I have been a representative for the Junior Researchers for a number of years. During this time, the required teaching hours have been increased across departments, while at the same time the creditable teaching, for e.g. master student supervision, was reduced. With more permanent teaching positions, this development could be halted, or even reversed.
— PhD student, University of Geneva
Depuis que j’ai commencé mon contrat à l’UNIGE, je suis chaque jour un peu plus sidérée de la manière dont le petit personnel de la recherche est traité. Dans mon département, personne n’a de contrat à durée indéterminée, à part les professeur.e.s qui règnent en maître, parfois en despote, vu que, sans emploi fixe, nous sommes à leur merci. Le petit personnel est quasi entièrement féminin, les professeurs presque tous des hommes, on se croirait cent ans en arrière, ça donne parfois le tournis. Les abus de pouvoir sont légion, les cas de harcèlements sexuels ou moral connus, mais jamais sanctionnés, les ressources humaines ne nous protègent absolument pas.
— Collaboratrice scientifique, Haute Ecole Spécialisée
Au cours des trois années qui ont suivi l’obtention de mon doctorat, j’ai vécu avec pas moins de 3 contrats de recherche différents (5 en tout, car 2 ont été prolongés en cours de route) et 9 charges d’enseignement différentes. Sans compter les travaux de valorisation de la thèse et des autres projets de recherche (ainsi que la rédaction de nouveaux projets), non inclus dans le temps contractualisé. Au-delà des difficultés matérielles, sociales et psychologiques résultant de ces emplois remplis d’incertitude, les postdocs vivent aussi le sentiment de faire la plus grande partie du travail de recherche (écriture des projets, réalisation de la partie empirique, rédaction des analyses et rapports finaux) sans avoir la possibilité statutaire de revendiquer ce travail et de mener leurs propres recherches en leur nom, ce qui serait non seulement une forme de reconnaissance de leur contribution scientifique, mais qui est également indispensable pour compléter leur dossier/CV afin de pouvoir prétendre postuler aux postes professoraux. Cette incohérence profonde du système académique de notre pays a des conséquences néfastes tant sur la qualité scientifique que sur la trajectoire professionnelle des chercheurs et chercheuses.
— Postdoc, University of Zurich
Over the many years as a representative of the junior researchers in various administrative bodies, one of the main problems has been and is always the fact that almost all available positions are on temporary part-time contracts (with the expectation of full time workload). This makes career planning in academia close to impossible, seriously harms private life and family planning, and therefore leads to an immense loss of talent. A larger amount of permanent positions after the doctorate could help considerably with all those problems as they allow to plan on longer terms, making it possible to have a family without having to fear not being able to support them when contracts run out. This way, many promising talents, who now have to make a decision between family or academia, could pursue both of these life goals.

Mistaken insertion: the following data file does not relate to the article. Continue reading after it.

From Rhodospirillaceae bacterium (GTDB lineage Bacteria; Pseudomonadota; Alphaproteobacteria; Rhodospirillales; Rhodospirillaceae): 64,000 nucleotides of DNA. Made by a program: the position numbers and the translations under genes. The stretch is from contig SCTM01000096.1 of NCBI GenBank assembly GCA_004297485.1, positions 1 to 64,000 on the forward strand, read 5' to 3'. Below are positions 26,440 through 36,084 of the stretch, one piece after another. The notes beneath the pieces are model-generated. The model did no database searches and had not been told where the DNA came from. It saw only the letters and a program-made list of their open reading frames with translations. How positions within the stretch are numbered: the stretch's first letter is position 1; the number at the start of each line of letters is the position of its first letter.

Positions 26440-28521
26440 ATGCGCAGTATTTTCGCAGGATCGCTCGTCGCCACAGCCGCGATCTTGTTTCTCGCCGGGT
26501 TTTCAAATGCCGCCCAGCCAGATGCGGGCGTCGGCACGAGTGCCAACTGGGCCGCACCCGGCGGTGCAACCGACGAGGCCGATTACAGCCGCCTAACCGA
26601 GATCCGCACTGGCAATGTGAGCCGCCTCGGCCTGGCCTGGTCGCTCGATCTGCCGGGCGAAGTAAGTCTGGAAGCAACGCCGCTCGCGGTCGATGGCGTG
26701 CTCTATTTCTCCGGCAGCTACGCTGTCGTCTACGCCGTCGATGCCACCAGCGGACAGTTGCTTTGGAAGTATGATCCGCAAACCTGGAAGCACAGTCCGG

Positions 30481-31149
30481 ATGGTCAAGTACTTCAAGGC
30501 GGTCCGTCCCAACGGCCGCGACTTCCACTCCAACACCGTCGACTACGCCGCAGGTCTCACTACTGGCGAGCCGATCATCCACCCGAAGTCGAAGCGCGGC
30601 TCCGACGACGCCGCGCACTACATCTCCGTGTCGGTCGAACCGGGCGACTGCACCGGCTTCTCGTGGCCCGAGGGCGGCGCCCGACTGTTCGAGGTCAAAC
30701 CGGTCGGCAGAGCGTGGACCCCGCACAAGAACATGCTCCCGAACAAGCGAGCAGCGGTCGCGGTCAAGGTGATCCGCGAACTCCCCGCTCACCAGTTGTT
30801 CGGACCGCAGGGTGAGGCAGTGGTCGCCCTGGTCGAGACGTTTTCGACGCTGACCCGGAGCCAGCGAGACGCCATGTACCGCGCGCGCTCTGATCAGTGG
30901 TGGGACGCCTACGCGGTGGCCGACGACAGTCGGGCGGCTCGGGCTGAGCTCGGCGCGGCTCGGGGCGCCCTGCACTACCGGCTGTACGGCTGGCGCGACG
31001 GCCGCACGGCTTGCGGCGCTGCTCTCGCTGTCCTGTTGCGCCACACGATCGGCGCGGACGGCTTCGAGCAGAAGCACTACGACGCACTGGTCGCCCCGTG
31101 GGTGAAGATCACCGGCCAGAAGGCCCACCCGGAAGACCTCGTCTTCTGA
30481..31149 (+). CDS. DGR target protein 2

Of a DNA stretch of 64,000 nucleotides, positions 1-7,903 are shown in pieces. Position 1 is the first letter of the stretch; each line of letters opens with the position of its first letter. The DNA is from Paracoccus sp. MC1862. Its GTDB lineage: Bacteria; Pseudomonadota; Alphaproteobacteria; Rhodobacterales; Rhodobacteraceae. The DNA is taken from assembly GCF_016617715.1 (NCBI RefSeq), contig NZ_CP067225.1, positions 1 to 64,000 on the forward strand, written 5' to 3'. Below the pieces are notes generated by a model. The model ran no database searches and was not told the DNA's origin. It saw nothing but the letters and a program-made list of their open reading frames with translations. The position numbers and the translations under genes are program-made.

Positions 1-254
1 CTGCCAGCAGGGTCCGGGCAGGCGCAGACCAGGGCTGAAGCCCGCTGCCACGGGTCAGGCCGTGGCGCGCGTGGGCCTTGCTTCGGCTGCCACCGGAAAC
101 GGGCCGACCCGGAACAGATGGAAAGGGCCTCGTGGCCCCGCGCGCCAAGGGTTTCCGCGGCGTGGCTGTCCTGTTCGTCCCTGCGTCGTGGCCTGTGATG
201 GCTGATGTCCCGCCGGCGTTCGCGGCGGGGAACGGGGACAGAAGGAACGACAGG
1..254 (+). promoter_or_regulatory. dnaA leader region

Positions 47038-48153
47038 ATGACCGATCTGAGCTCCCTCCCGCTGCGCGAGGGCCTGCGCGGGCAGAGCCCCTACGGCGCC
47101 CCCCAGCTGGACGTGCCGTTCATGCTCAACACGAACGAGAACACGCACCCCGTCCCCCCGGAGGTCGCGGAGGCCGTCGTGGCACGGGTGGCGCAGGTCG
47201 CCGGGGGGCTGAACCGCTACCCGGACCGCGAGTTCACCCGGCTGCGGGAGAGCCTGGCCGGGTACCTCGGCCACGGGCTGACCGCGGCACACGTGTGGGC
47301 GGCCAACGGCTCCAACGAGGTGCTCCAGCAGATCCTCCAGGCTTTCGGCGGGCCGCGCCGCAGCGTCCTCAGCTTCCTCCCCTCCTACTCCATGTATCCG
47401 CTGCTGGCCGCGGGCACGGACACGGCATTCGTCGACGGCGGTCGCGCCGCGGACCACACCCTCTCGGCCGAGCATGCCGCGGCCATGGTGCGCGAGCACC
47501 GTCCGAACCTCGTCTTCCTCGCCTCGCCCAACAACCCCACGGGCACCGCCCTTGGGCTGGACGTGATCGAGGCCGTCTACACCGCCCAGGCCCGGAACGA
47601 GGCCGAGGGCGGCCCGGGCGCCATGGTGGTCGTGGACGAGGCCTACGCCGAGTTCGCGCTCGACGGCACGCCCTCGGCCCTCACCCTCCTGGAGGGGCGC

— Former PhD candidate, ETHZ Basel
Permanently employed scientists provide competent advice on methods and larger trends in science, something professors are commonly too short on time. This helps students to get results years earlier, possibly saving thousands of francs in research funding.
An meinem früheren Departement existieren auf hunderte Beschäftigte 2-3 festangestellte, promovierte Wissenschaftler. Die Arbeit in einer Forschungsgruppe ist sowohl technisch als auch von der Problemstellung hochspezialisiert, soll heißen es ist auch für Leute mit gutem, einschlägigem Abschluss nicht offensichtlich, was wie am besten getan werden sollte. Gruppengrößen liegen regelmäßig über 15 Doktorierenden, die alle direkt vom/von der ProfessorIn betreut werden, der/die jedoch ebenfalls hochschulpolitische, repräsentative und administrative Aufgaben zu erledigen hat. Da alle vier bis fünf Jahre mit den Doktorierenden auch Kompetenzen die Gruppe verlassen und DoktorandInnen für ihre Promotion ihre Forschung maßgeblich selbst zu betreiben haben, gibt es niemanden, der bei Fragen zu Methodik und konkreter Forschungsrichtung kompetent, erfahren und verfügbar wäre. Auch PostDocs sind auf Autorenschaften in kurzer Zeit angewiesen und scheiden dadurch oft als Mentor aus. De facto bezahlt so der Steuerzahler pro DoktorandIn 1,5 bis 2 Jahre Irrfahrt, die sich in Promotionszeiten von im Schnitt über 5 Jahren niederschlägt. Der SNF veranschlagt 4 Jahre Maximum.
— PhD candidate, University of Lausanne
In the first months of my thesis, interactions with my research director were very positive. The relationship deteriorated as I progressed with my research. My supervisor did not seem to appreciate me presenting my work independently at conferences or workshops. When I interacted with other researchers (especially advanced researchers or professors), she required a detailed report. Conflicting injunctions were beginning to emerge, as well as judgments that had nothing to do with scientific life (on my personal life in particular).